As leaders, we are likely aware of the importance of giving regular feedback. Volumes have been written on the tools and techniques for delivering good feedback. However, even flawlessly delivered feedback is often dismissed. In their book “Thanks for the Feedback: The Science and Art of Receiving Feedback Well”, Douglas Stone and Sheila Heen explore why we all struggle with receiving feedback. One barrier that often comes up in receiving feedback is what Stone and Heen refer to as “wrong-spotting”.
What’s Wrong with Wrong-Spotting?
Receiving feedback is challenging. If we are honest, most feedback can feel like an attack on who we are or what we have accomplished. One way we attempt to counteract these perceived assaults is through wrong-spotting. Wrong-spotting points out the flaws in the delivered information or the messenger. If we can simply discredit the message or the messenger we neutralize the sting of correction.
While wrong-spotting may seem like an effective self-preservation technique, it is likely limiting our ability to grow. Stone and Heen challenge us to stretch beyond our natural wrong-spotting tendencies. Even when there are inaccuracies in the information delivered, ask the question “what could be right in this message?” Even when the person delivering the message lacks credibility, ask the question “could I learn something from even this person?” When we transform our natural response from wrong-spotting to mining for what could be right, we increase our ability to grow.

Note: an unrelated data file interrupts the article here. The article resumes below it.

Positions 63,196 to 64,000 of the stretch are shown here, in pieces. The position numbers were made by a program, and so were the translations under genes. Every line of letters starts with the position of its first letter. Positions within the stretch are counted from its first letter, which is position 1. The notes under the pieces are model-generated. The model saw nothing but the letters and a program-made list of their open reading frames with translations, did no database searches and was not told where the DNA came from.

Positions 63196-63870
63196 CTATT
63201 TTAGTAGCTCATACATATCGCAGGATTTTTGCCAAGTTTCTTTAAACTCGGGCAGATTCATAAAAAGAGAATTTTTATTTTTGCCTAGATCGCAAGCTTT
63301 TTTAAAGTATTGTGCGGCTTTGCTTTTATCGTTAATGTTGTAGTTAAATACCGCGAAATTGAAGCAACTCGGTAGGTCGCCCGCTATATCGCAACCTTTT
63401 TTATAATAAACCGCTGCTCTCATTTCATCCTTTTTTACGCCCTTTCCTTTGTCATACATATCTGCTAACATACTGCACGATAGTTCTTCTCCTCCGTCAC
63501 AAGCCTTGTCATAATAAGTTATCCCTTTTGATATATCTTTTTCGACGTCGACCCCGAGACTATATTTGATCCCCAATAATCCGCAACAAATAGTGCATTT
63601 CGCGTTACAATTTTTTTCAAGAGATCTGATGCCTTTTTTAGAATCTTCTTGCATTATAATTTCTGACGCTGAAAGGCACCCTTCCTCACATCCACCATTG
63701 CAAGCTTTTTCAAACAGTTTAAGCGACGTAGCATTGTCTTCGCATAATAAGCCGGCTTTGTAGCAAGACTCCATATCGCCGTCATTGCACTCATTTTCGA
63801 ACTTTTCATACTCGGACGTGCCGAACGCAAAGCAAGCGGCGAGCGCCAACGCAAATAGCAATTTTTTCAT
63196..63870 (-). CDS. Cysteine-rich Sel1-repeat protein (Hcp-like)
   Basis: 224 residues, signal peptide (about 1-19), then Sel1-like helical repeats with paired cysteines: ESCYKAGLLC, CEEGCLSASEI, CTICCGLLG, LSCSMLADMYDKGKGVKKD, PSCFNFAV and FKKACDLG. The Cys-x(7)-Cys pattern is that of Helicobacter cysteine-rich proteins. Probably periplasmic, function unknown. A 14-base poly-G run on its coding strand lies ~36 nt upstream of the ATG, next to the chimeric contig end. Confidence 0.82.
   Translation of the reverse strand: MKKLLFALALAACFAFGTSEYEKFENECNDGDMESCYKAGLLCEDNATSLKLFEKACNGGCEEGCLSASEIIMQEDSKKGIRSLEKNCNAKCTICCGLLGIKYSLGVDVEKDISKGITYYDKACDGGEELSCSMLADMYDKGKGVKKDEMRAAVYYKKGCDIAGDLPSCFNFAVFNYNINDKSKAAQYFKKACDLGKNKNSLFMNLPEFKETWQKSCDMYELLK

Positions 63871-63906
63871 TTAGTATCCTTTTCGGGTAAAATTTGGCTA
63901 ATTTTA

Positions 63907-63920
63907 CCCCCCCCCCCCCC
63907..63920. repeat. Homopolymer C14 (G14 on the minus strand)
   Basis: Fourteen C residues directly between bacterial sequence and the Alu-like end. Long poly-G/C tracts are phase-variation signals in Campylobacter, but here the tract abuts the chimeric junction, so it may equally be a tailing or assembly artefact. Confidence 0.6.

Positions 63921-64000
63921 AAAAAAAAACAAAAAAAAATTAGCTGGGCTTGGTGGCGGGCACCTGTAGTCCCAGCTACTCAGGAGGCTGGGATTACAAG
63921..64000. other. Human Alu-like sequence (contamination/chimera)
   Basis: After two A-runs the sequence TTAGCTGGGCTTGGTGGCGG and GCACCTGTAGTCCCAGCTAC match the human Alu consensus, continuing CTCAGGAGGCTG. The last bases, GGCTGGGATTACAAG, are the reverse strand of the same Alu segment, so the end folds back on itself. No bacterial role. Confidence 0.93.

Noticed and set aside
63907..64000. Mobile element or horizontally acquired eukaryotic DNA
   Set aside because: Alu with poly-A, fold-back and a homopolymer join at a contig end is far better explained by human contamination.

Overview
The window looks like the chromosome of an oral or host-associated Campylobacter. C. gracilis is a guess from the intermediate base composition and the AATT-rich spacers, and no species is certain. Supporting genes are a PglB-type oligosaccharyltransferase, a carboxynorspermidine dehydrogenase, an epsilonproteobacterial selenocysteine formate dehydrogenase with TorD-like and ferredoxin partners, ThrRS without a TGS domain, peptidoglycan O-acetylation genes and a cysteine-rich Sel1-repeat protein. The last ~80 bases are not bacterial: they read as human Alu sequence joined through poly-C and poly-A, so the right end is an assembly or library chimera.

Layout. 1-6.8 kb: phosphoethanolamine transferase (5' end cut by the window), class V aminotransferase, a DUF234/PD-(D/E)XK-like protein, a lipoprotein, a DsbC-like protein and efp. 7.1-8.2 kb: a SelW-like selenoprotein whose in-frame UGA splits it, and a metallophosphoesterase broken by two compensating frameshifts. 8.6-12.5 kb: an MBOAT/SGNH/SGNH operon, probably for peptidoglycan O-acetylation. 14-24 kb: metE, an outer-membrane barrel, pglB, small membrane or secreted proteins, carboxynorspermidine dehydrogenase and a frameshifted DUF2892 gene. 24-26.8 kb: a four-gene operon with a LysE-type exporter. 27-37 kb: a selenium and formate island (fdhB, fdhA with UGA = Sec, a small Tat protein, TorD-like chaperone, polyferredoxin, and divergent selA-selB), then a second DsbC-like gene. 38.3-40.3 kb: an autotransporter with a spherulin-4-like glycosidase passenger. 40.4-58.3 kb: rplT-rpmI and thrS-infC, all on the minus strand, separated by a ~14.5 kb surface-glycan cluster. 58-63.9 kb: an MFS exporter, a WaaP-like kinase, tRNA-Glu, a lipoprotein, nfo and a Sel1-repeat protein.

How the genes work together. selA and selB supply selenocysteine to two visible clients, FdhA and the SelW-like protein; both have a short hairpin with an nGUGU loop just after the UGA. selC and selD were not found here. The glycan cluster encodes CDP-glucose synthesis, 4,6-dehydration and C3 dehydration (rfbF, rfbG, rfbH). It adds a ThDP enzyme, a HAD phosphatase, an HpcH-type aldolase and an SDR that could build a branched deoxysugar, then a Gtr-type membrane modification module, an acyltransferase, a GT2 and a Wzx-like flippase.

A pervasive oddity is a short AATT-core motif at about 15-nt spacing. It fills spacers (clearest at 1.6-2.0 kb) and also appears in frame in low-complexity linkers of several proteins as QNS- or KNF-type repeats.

Receiving feedback can be incredibly difficult for almost anyone. As leaders it is critical that we not only learn to become excellent feedback providers, we must continually strive to become better feedback receivers.
Leaders add value when we resist our natural tendencies of wrong-spotting and strive to mine for what could be right in the feedback we receive.